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A Tribute to William “Bill” Maixner, Ph.D., D.D.S

All of us at The TMJ Association are deeply saddened by the loss of a treasured friend, an accomplished and highly respected scientist, empathic clinician and one of temporomandibular disorder's (TMJ) greatest champions – Dr. William “Bill” Maixner. Bill passed away on Monday, November 2, 2020, at the age of 68.

New Report on Temporomandibular Disorders: Priorities for Research and Care

Over a year and half ago, the National Academy of Medicine (NAM) began the most comprehensive study ever undertaken on Temporomandibular Disorders (TMD). The study assessed the current state of TMD research, education and training, the safety and efficacy of clinical treatments, and associated burden and costs.

Statement by NIDCR Acting Director on the National Academies of Sciences, Engineering, and Medicine Report on Temporomandibular Joint Disorders

I am pleased to announce the release of the National Academies of Sciences, Engineering, and Medicine (NASEM) report, Temporomandibular Disorders: Priorities for Research and Care. As underscored by the comprehensive report, temporomandibular joint disorders (TMJDs) are a diverse and still poorly understood set of complex, painful conditions affecting the jaw muscles and tissues, temporomandibular joints, and associated nerves. Clearly, there is much more to be understood, and these conditions continue to confound medical and dental health care providers and researchers.

Have you seen the film Dark Waters?

The Film. Dark Waters is about attorney Robert Billott's real-life 20 year legal battle against DuPont chemical for releasing toxic waste - perfluorooctanoic acid, or PFOA - into Parkersburg, West Virginia's water supply, with devastating health effects on the townspeople and livestock. PFOA, also known as C8, is a man-made chemical. It is used in the process of making Teflon and similar chemicals known as fluorotelomers.

Online TMD Diet Diary Research Project

Online TMD Diet Diary Research Project The TMJ Association received the following request from Professor Justin Durham and his research team at Newcastle University. We encourage TMJ patients to participate in this project as it is an under researched

Jenny: A Soldier Battles TMJ Disorders

  • May 13, 2015

My name is Jenny and I am a soldier in the United States Army. Yes, soldiers can have TMJ problems.  I am married and have one dog named Merlin (my second partner in crime). My story started out about six years ago when I had my initial bilateral sagittal split osteotomy.   I never had TMJ disorders or even heard of TMJ until then.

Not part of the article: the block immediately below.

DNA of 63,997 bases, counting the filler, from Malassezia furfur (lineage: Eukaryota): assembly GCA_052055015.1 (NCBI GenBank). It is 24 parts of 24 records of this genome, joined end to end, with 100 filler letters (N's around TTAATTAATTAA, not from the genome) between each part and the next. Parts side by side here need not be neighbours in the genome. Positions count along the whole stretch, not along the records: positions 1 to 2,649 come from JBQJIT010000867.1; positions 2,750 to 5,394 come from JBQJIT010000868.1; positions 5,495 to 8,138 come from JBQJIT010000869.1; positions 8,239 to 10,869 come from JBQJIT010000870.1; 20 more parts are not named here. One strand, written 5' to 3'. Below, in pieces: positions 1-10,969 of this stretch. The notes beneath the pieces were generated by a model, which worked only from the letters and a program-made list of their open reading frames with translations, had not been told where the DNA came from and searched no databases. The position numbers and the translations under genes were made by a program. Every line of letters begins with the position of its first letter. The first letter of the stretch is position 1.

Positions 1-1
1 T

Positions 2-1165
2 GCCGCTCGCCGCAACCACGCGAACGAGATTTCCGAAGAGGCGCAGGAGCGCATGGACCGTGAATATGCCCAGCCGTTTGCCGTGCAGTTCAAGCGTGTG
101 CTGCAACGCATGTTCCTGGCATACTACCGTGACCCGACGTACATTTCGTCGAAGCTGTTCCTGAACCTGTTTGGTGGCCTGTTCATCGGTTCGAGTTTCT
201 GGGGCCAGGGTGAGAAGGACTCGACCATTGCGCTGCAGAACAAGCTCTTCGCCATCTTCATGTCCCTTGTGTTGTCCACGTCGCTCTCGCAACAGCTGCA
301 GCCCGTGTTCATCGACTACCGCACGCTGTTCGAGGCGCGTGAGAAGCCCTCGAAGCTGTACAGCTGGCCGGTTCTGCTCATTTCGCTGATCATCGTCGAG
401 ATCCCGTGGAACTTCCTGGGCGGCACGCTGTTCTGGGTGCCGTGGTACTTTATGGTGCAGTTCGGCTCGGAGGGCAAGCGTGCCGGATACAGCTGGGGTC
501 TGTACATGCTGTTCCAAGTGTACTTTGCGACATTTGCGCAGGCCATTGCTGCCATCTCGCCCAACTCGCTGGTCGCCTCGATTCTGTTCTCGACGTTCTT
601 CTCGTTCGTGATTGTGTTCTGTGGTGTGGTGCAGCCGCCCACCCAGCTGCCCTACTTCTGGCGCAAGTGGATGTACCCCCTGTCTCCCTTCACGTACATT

In 2003 while in the Army, I was given the opportunity to get braces. Since I wanted braces from the time I was a kid, I thought Why not. They’re free! Little did I know that I would need corrective surgery to complete my treatment plan. Between the years of 2003 to 2004 my treatment went along without any flaws until the day of my initial surgery which was a BSSO (bilateral sagittal split osteotomy). The day of surgery I had major complications which led my oral surgeon at the time to believe I would need a second surgery to correct the rest of my defect. Later that year, I had to do a change of duty station and my treatment and braces came off unexpectedly.

Once I arrived at my new duty station, I was placed back in braces and a second surgery was planned to correct the defect. Little did I know that I would have a long road ahead of me with many surgeries that were complicated with hardware failures and TMJ problems. My surgeries have ranged from BSSO (bilateral sagittal split osteotomy) to a lower jaw reconstruction then to a partial joint replacement. In order to see my current provider I have to drive over 100 miles each way. I also fly to another clinic to see the provider that performed my joint reconstruction. To date I have been diagnosed with and suffer from TMJ disorders, chronic facial pain and nerve damage. 

I have a strong support channel.  My husband has been through a lot with me.  I have to thank him and my family for keeping my spirits high. And my dog Merlin has kept me strong.

Many people ask if I would have the surgery again if I knew then what I know now. My answer is, I don’t know. I truly have mixed feelings. When I look in the mirror and see the scars and the facial deformity. I want to say no way would I ever do this again. Then I think about how this has made me a stronger person and how I would have never met some of the people that I did. The one thing that my mom keeps telling me is that “God would never give you anything he thought you couldn’t handle.”  

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